SOCIAL or physical distancing has affected billions of people around the world during the past weeks. The Government has told us to stay at least two metres away from each other, “to stop the spread” of the coronavirus.
While walking down the street now, you might see someone look you in the eye, half decide in their mind which way to go, and then avoid you. While this might be motivated by a noble desire not to pass on the virus, when it happens enough times you may begin to think that you have some form of leprosy.
This can be painful. It makes you feel less human. It can make you feel “othered”. But it is only for a time like this, which will surely pass. There will come a time when your neighbour breezes past you, or embraces you with a smile or hug; life will be back to normal. For many people, however, being distanced by others has been their lifelong normal.
SHORTLY before the lockdown, in February, Ahmaud Arbery, a 26-year-old African- American, was gunned down while jogging in Georgia, by two Caucasian Americans. Mr Arbery was doing what many of us are doing during this lockdown: jogging. Unfortunately, he never came back. Events such as these create a sense of fear which penetrates through black and brown people, not just in the United States, but in the UK, Ireland, and beyond.
Privilege, race, and Christian theology are what theologians such as my mentor, Anthony G. Reddie, and others, such as Michael Jagessar, Joe Aldred, Muki Barton, and Robert Beckford, have been exploring for more than 20 years. And now, white Christians get to partake in just a little of the everyday life experiences that these theologians have drawn attention to.
Often, people of colour have been socialised to think that they are less than their white counterparts, or they buy in to the racial stereotypes that continue to destroy communities. They think, “If you come close to me, you, too, will experience a deadly disease — or is it just ignorance? Should I be in this neighbourhood? Is that person staring at me?”
They experience an old lady clutching her handbag a little tighter; a couple leaving their car and hurrying to lock it; or a group of people staring as they enter a shop. This is the reality for many people of colour living in a white-majority culture. Muslim women who wear the niqab have also, for a long time, experienced social distancing. There has been an interesting discussion in the Muslim community about whether the lockdown will reduce such hostility.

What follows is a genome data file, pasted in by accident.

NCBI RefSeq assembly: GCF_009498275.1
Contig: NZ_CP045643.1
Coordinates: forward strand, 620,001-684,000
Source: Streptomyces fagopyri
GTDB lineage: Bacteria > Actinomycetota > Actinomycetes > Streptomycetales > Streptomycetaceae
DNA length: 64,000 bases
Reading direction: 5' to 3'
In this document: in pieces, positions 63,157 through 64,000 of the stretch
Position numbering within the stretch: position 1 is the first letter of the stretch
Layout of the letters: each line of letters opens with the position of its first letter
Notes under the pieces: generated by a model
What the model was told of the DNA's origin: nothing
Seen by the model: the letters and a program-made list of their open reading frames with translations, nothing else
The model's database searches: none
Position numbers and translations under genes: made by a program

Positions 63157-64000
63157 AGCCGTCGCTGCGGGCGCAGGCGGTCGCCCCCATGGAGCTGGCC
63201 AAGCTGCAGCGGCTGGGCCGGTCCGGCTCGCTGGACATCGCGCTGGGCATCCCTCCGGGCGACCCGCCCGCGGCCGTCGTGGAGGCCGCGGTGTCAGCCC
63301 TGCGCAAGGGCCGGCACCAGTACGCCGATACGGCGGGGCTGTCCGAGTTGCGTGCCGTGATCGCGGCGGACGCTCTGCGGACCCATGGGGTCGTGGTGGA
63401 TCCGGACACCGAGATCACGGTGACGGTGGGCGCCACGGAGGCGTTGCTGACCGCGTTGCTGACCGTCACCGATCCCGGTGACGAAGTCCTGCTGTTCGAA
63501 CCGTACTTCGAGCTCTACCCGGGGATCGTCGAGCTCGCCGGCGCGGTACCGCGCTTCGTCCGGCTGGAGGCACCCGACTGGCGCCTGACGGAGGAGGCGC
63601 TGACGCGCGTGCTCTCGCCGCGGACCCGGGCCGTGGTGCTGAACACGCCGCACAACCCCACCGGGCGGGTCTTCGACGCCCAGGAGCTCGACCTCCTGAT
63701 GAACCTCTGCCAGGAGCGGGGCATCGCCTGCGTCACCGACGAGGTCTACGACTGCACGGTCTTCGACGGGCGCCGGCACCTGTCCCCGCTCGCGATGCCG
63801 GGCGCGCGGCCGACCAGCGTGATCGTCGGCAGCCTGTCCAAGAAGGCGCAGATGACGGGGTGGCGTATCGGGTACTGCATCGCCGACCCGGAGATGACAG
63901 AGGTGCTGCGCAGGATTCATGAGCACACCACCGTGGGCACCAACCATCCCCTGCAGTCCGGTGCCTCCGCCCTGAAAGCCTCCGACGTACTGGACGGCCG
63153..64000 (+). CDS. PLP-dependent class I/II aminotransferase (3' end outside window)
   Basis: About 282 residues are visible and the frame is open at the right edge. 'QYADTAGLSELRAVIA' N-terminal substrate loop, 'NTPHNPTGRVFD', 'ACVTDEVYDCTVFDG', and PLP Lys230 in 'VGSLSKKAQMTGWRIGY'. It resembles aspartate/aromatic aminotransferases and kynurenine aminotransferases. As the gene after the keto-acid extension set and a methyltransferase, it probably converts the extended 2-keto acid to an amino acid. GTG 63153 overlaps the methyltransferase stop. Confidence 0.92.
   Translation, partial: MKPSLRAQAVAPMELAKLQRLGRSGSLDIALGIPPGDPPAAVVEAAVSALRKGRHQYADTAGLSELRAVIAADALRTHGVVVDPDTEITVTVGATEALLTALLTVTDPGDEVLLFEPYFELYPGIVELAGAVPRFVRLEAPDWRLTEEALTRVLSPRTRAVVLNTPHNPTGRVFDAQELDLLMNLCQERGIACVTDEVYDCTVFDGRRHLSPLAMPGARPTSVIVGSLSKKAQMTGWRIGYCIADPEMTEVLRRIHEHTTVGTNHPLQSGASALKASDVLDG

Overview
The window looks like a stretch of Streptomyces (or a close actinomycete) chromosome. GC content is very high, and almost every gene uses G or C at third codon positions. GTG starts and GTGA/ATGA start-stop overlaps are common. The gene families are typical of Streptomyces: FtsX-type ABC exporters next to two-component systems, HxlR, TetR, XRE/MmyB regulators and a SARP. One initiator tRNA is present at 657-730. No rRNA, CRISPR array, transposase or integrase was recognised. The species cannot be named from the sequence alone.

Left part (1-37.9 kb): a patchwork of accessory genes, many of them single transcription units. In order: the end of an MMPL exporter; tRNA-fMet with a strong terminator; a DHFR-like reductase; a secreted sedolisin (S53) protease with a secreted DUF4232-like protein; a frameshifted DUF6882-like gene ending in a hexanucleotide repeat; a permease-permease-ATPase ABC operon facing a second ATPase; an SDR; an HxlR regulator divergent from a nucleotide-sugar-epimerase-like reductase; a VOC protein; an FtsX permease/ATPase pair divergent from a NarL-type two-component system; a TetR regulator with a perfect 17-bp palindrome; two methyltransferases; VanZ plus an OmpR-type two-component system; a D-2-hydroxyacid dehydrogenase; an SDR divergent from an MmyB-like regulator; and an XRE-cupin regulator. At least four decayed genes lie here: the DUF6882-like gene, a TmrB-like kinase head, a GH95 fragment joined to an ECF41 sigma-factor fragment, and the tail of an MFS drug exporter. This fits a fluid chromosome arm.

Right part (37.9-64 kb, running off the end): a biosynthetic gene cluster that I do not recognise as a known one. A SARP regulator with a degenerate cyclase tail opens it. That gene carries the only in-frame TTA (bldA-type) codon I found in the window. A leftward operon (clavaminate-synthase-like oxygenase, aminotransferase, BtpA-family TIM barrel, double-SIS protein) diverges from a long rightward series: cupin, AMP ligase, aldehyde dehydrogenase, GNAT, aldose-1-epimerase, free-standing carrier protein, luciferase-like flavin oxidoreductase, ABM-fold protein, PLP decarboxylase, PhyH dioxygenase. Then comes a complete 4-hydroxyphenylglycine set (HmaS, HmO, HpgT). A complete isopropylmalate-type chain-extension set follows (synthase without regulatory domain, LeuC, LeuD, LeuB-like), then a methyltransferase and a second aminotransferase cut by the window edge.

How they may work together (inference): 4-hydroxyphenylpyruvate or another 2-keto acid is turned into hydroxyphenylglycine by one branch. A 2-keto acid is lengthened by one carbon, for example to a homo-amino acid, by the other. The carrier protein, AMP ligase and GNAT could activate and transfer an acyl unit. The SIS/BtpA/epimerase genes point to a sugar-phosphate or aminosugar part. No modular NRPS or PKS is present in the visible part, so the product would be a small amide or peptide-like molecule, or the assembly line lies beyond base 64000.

The physical distancing measures that we all are experiencing will soon stop for some, but the distancing will not stop for millions of black and brown people around the globe. Neither will the unwarranted attention of police officers. Many white people have, perhaps for the first time during the lockdown, experienced police officers’ asking them to move on as they sit in parks. For people of colour, this has been a routine experience for years.
Analysis published by The Guardian in January suggested that last year there was a 19-per cent rise in the stopping and searching of black people in London by the Metropolitan Police, even though most stops found no evidence of wrongdoing. If the unjustified use of stop-and-search continues, it will cause the rest of society to distance themselves from people of colour, as they wrongly assume that such people are doing wrong.
We all have implicit biases: they are a part of our sociological foundation which, in theology, we would call sin. Sin can be overcome by the transforming presence of the Holy Spirit. This transforming presence is not merely about a miraculous experience: it is a radical self-education, being led by the Spirit, and ultimately going against the natural inclination that you have been taught.
THIS is not about making a more diverse Church, or attacking white Christianity, but helping Christian people to become better disciples of Christ. St Augustine of Hippo, from North Africa, offered a warning against being drawn blindly into the habits of this world: “For they go their way and are no more; and they rend the soul with desire that can destroy it, for it longs to be one with the things it loves and to repose in them.” Christian disciples are made as they follow Jesus, moving from segregation to solidarity.
White people should draw on their temporary experience of physical distancing, so that they become more inclusive disciples who seek the Kingdom of God rather than be those who walk past the man on the road to Jericho.
Loving your neighbour means listening to, and weeping with, those who are experiencing suffering. It means not staying silent at injustice, but seeking actively to break down unjust structures. As St Óscar Romero said: “A Church that does not feel as her own anguish the distress and the suffering of the people cannot be the authentic Church of the redemption.”
K. Augustine Tanner-Ihm is an MA student in theology and a final-year ordinand at Cranmer Hall, Durham. He is a finalist in the 2020 Theology Slam competition.
Read our news story: Bishops call for inquiry into BAME Covid-19 death rate